The runners fanned out across the track as the business end of the race approached and it was Havlin aboard Audience who seized the initiative and kept the momentum up as he set about putting the race to bed out on his own in splendid isolation.

Audience never stopped as he kept on well inside the final furlong, with little separating Jumby and Pogo who were unable to reel in the winner and finished second and third respectively when making their challenge on the near side.

John Gosden said: “It is all down to Leah Mapston, who looks after him and rides him every day. She understands the horse and she is more to do with this horse winning than the trainer – and the jockey, of course. But she has done a wonderful job.

“He has got a lot of talent, he was not right in the spring, he went off behind and we couldn’t get him quite where we wanted him, but he’s come right for a lovely race like this.

“The hood helps him a lot. It is very useful for a horse like this, as he can live a little on the edge.

“He is in a race like the Lennox (Stakes, Goodwood), but I think he enjoyed this race today on a straight track. We’ll see. We will give him a couple of nice engagements. Ryan (Moore) rode him at Ascot last year and he said this horse has really got something, but he will need a little working out.

“Rab went up that far side this morning and it is completely fresh ground. That’s a little bit of knowing your track.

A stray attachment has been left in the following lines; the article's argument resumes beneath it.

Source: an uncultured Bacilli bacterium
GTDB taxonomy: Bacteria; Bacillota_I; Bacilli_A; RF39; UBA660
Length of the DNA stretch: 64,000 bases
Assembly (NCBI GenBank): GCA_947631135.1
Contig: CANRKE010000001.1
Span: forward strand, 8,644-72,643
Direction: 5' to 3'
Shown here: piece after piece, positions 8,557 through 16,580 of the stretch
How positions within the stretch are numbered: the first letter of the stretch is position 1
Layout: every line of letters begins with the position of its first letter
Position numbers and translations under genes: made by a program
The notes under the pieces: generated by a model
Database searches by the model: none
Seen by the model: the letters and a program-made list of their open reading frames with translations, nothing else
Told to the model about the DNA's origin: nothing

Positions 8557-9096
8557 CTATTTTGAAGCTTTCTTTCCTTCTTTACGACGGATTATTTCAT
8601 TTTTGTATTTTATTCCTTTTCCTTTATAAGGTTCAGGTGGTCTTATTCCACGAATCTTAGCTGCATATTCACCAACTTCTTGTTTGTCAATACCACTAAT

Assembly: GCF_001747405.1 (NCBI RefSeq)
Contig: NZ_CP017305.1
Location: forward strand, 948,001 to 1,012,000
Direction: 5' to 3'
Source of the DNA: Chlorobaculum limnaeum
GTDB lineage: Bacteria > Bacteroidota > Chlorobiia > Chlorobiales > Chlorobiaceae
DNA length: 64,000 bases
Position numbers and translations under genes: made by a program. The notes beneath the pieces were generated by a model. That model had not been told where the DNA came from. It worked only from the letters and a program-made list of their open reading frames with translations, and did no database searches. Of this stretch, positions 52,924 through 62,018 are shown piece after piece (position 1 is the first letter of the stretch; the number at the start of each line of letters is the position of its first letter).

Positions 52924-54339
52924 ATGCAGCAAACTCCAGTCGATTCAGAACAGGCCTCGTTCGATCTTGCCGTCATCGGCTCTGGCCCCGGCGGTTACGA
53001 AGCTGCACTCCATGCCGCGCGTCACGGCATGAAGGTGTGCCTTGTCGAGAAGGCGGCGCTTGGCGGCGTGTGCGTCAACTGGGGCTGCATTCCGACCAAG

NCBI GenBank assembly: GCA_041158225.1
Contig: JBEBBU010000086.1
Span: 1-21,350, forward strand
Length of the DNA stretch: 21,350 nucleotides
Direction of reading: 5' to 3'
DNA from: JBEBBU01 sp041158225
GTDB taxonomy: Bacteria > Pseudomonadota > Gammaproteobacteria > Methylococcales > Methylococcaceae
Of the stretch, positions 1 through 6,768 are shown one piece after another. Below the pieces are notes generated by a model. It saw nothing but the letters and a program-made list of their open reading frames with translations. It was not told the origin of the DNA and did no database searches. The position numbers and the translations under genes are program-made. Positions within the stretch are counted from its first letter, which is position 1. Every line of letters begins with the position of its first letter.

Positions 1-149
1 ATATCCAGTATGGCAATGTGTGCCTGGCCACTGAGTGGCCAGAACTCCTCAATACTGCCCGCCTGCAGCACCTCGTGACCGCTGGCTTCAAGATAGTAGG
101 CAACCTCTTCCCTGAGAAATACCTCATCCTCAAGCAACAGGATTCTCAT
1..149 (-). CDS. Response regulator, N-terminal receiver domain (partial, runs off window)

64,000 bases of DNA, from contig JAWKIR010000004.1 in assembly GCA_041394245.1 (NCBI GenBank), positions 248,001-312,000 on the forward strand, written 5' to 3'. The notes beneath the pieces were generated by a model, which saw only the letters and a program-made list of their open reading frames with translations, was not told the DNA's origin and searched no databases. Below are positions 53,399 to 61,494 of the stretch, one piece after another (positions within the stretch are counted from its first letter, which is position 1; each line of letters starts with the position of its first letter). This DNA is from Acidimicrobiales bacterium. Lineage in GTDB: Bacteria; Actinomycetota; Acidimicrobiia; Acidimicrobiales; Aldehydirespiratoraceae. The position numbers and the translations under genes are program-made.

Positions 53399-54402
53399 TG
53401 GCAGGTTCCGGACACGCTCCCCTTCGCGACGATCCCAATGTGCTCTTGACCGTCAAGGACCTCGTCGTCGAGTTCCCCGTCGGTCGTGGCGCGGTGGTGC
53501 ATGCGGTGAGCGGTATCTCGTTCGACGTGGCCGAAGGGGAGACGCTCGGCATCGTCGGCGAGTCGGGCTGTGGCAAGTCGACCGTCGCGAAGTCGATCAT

“Seven furlongs is very much his trip.”

John and Thady Gosden produced a nice training performance at Newmarket, as Audience caused a small shock at 14-1 in the Cavani Menswear Fashion Face-Off Frenzy Criterion Stakes.

Only Sam Maximus was sent off a bigger price than the Cheveley Park Stud-owned four-year-old for the Group Three contest, and he arrived at the July course following 263 days off the track.

Ridden by Robert Havlin, the son of Iffraaj led Berkshire Shadow and the 5-2 favourite Aldaary on the far side as the field of six split into two, with defending champion Pogo taking along Sam Maximus and recent John of Gaunt Stakes scorer Jumby on the near side.

The runners fanned out across the track as the business end of the race approached and it was Havlin aboard Audience who seized the initiative and kept the momentum up as he set about putting the race to bed out on his own in splendid isolation.